Maybe, just maybe, if the system was designed with resiliency in mind, it wouldn’t have happened? There is NO excuse in this day and age that a full backup system couldn’t have been running in another datacenter, behind a different router. There is no reason why the website couldn’t have failed over within minutes to Amazon Web Services, load balanced with Microsoft Azure! Let me correct myself; there is a reason: The outsourced company may or may not have chosen technology that could do this because it wasn’t part of their portfolio? The budget from the ABS may have been a little short for redundancy?
There have been some terms bandied about in the technical world for quite some time that incite me to violence. The first is “one throat to choke.” When used by an IT director/CIO, one must add the line “other than mine” to that phrase, to get closer to the meaning. Lack of accountability is the first benefit and detriment of outsourcing. A $30 million hand slap to the vendor to make a situation go away to pave the way for the next big contract is the stark reality of these kinds of failures. Who paid? The Australian people (including the Hemsworths and that Wolverine guy.) In this case, things went bad, and no throats were choked. A lot of fingers were pointed, and eventually came back full circle in a wave. It’s funny in a clown show, but not for $470 million.
I’m not on the ABS remediation team and I wasn’t involved with the project in any way. But I am (and my customers are too!) constantly impacted by huge companies winning contracts to do mediocre work with half-baked technology and somehow staying in business. Customers push for the lowest-cost bid and wonder why they get the lowest quality in return. Thoughtful architecture in developing resilient IT systems is an absolute requirement, whether you are building a $470 million website project or a $40,000 small-business server farm. The Australian people were impacted (mostly financially) by a single-point-of-failure in a system. There were $30 million in reparations for a $30K piece of equipment that was mismanaged and under-tested. There were apparently no real tests for false-positives, no analytics, no intervention, and a serious lack of design intelligence that SHOULD be the take-home of this incident.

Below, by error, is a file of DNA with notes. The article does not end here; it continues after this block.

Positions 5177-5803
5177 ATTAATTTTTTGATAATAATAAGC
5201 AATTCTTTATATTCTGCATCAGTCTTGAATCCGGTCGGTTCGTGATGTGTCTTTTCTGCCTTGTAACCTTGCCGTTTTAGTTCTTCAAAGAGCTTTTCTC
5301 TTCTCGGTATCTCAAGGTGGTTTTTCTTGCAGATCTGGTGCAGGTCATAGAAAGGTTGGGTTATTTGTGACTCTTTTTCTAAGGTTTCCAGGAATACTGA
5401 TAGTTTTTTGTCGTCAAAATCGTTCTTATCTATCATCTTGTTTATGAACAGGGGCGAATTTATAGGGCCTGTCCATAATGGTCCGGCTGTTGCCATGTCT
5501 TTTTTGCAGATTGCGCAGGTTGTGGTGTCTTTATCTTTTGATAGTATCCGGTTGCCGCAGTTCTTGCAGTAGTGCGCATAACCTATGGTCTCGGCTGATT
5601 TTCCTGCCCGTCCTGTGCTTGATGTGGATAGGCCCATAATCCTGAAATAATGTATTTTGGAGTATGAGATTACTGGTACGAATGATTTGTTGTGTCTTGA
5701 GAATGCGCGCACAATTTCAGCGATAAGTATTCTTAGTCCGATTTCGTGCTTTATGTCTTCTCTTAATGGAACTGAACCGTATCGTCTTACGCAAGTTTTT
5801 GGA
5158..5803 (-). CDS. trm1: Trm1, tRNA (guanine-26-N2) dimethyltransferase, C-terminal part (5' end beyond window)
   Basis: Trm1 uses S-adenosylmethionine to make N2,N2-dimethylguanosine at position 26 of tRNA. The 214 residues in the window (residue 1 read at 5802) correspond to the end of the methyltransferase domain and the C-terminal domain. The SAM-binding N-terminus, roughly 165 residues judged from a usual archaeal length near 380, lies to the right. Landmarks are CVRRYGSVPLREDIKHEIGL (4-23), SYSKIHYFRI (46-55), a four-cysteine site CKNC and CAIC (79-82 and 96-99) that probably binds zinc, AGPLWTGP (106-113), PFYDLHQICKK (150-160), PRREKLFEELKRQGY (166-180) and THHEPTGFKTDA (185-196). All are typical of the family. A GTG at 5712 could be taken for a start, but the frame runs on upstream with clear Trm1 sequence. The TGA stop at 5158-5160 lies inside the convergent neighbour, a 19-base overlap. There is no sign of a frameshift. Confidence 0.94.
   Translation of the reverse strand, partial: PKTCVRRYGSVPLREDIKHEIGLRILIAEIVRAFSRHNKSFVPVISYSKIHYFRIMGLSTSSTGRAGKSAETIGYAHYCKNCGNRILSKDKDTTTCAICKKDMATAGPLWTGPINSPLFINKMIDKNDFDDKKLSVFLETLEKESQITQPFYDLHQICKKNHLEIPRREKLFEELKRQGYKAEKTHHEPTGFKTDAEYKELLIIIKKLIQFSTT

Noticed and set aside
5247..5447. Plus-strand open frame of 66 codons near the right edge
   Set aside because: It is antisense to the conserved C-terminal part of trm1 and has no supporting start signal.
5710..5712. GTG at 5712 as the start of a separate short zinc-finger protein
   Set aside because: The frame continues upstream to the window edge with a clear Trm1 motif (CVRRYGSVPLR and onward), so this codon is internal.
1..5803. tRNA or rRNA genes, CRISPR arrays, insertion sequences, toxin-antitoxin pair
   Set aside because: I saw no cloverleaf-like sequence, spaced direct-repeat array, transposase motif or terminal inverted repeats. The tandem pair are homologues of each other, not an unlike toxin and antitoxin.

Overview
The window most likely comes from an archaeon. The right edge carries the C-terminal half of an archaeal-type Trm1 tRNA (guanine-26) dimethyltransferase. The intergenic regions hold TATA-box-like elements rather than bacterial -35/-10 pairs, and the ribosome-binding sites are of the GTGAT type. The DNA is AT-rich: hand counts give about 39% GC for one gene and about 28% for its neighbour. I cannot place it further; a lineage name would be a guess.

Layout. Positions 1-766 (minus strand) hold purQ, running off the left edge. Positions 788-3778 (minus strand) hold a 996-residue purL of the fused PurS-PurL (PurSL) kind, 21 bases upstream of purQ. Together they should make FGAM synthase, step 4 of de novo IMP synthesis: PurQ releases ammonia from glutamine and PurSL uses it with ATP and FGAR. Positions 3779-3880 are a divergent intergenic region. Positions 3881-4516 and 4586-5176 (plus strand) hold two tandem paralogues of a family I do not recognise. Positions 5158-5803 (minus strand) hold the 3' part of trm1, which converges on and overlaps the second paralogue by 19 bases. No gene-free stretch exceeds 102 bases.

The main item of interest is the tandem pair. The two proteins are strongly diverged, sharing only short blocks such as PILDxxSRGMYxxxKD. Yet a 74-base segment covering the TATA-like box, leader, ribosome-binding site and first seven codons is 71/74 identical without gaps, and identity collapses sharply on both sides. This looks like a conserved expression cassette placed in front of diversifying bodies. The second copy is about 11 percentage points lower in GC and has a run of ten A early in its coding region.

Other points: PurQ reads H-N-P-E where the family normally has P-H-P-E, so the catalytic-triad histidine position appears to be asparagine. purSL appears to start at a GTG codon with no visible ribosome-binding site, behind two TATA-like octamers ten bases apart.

My product, FreeStor, would not have stopped the router from shutting down, but I could have helped instantly shift workloads to alternate datacenters behind active routers. My platform could have spawned instantly accessible test platforms while production was running to look for impacts to data systems. I’m not saying any of those things could have sidestepped the problem in and of themselves because the real problem lay in planning for disaster, not for the best outcome. Let me say that again, with more clarity: The real problem was not technology, but in planning for and budgeting for worst-case outcomes. Every system today needs to be designed with a multiple vendor, multiple location perspective. Point products (products that can only do one thing) cannot be allowed to operate in oversight vacuums and must integrate or be monitored as part of an intelligent system.
Demand more from your infrastructure and stop operating to the limitations of your service providers and their technology. Demand accountability from vendors, providers, and your tools.